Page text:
Labour urges firms with Tory links to publish pandemic profits

Rachel Reeves in the House of Commons

Rachel Reeves in the House of Commons - Credit: Parliament Live

Cronyism concerns have led to Labour urging companies with Conservative Party links to disclose their pandemic profits.

Research by the Opposition suggests the value of contracts awarded to firms with connections to the Tories amounts to almost £2 billion.

Shadow Cabinet Office minister Rachel Reeves is expected to reveal she has written to the top 10 firms with Tory connections that secured contracts during the Covid-19 crisis in a bid to unveil their profit levels.

She will also call for taxpayer money to be clawed back by the government if the contracts have failed to be delivered fully, and outline proposals to boost transparency for outsourcing and the tendering process.

Last November saw the National Audit Office (NAO), the public spending watchdog, publish a scathing report which criticised the way normal standards of transparency had been set aside.

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The NAO said firms recommended by MPs, peers and ministers’ offices were given priority as the Government sought PPE for the NHS in the first phase of the pandemic.

Reeves, who will deliver a speech at Labour’s central London headquarters on Monday, accused the government of having “eroded” public services and “what it means to be an honourable and transparent” government.

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She said: “The beating heart of our country is the key workers who have kept us going through this last year. That’s why we applauded them.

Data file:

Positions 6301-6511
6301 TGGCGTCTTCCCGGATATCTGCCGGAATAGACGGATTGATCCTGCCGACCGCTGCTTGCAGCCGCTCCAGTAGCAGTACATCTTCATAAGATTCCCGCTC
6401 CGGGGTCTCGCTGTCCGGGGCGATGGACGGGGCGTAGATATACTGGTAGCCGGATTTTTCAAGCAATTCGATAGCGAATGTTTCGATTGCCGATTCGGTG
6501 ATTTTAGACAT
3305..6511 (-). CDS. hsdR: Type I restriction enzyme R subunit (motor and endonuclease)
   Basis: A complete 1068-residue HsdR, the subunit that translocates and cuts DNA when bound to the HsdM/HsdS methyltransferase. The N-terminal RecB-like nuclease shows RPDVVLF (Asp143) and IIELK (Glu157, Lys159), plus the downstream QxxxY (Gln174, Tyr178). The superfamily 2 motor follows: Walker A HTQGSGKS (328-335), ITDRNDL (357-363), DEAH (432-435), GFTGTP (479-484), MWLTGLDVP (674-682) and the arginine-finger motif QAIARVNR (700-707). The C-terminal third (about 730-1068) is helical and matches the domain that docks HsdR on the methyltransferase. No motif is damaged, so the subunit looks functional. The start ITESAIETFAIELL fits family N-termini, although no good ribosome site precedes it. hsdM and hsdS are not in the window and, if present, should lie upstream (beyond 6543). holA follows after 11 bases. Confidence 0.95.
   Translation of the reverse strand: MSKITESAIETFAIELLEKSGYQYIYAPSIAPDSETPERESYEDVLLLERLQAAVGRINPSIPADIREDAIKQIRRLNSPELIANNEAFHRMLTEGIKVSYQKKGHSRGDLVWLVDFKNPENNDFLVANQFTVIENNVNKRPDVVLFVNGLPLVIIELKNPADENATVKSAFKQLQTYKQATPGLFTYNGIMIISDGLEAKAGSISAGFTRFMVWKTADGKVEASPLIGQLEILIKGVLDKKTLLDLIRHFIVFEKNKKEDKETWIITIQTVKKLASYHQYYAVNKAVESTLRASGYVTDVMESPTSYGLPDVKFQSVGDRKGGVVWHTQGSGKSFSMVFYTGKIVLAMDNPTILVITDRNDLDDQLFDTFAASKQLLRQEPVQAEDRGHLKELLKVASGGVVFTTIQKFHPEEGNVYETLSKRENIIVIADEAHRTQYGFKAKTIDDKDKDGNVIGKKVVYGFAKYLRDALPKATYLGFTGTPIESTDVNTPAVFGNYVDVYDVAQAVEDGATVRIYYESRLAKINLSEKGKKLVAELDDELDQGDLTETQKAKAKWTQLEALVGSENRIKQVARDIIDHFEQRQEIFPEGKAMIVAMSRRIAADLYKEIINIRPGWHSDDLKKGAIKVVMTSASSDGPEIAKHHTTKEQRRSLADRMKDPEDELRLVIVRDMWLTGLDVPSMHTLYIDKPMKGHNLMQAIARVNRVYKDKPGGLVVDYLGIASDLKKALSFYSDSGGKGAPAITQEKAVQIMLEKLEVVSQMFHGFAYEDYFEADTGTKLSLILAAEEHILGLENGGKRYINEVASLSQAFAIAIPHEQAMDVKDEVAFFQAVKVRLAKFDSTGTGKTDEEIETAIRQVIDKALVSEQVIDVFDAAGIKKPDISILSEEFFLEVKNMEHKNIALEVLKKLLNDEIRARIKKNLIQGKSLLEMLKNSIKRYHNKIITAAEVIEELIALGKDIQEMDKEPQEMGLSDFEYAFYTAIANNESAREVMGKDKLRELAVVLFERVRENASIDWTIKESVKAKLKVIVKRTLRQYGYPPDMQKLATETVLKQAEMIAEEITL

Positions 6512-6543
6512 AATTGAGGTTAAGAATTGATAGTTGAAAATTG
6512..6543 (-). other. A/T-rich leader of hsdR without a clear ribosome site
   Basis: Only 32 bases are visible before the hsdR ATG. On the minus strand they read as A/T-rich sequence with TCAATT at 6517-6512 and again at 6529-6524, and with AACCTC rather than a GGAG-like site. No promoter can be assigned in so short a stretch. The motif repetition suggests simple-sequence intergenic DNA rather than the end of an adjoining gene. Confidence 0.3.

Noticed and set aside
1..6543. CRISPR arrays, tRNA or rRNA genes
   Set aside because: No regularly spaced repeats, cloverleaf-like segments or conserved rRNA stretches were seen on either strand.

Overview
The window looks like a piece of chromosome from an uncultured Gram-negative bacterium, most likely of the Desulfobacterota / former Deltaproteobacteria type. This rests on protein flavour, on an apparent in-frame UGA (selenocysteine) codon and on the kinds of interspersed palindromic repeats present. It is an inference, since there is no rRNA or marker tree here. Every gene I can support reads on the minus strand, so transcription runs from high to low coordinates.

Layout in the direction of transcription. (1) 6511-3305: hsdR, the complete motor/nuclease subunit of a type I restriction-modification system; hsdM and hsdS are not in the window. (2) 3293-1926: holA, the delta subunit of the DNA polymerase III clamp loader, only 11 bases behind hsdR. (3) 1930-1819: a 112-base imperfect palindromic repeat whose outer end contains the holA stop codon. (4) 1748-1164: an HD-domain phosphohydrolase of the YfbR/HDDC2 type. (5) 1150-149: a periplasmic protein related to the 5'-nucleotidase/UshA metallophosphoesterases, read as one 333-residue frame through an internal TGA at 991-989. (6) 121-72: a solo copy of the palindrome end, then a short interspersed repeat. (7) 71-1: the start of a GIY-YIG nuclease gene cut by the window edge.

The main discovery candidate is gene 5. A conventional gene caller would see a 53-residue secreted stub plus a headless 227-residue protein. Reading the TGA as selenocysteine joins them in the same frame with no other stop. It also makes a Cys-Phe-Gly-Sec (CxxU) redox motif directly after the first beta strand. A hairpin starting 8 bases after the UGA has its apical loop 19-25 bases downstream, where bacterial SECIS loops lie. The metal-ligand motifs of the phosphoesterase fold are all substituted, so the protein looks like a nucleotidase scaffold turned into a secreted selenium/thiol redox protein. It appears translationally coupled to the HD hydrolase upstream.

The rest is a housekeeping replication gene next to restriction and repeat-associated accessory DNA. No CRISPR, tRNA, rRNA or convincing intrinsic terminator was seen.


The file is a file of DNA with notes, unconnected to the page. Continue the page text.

“Children weren’t banging pots and pans for management consultants. They were clapping our key workers.

“The public is also paying a high price for this Government’s mismanagement and waste. This current Tory Party is rife with conflicts of interest. It’s all cheques and no balances.

“People expect all of us seeking government to spend their money with care and respect – and a Labour government will.

“Labour will clean up government contracting by strengthening FOI, introducing a new Independent Anti-Corruption Commissioner, and an Integrity and Ethics Commission to make us a world leader in good governance and transparency.”

A government spokesman said: “As the National Audit Office has made clear, there is no evidence of ministerial involvement in procurement decisions or contract management.

“We have robust rules and processes in place in order to ensure that conflicts of interest do not occur.

“Contracts are awarded on a combination of price and quality, not the political or other affiliations of owners or stakeholders.”

“During this unprecedented global pandemic, we have needed to procure contracts with extreme urgency to secure the vital supplies required to protect frontline NHS workers and the public. We make no apology for that.”

The Conservative Party accused the main opposition party of attempting to “score political points” with Reeves’ intervention.

“Throughout the pandemic British businesses have worked with our public services to help in the fight against coronavirus by delivering a wide variety of support, including PPE, hand sanitiser and ventilators,” a Tory spokeswoman said.

“Yet at every turn throughout the pandemic, Labour have tried to play politics and score political points.

“The Conservatives are getting on with the job, rolling out the vaccine and delivering on our commitments.”

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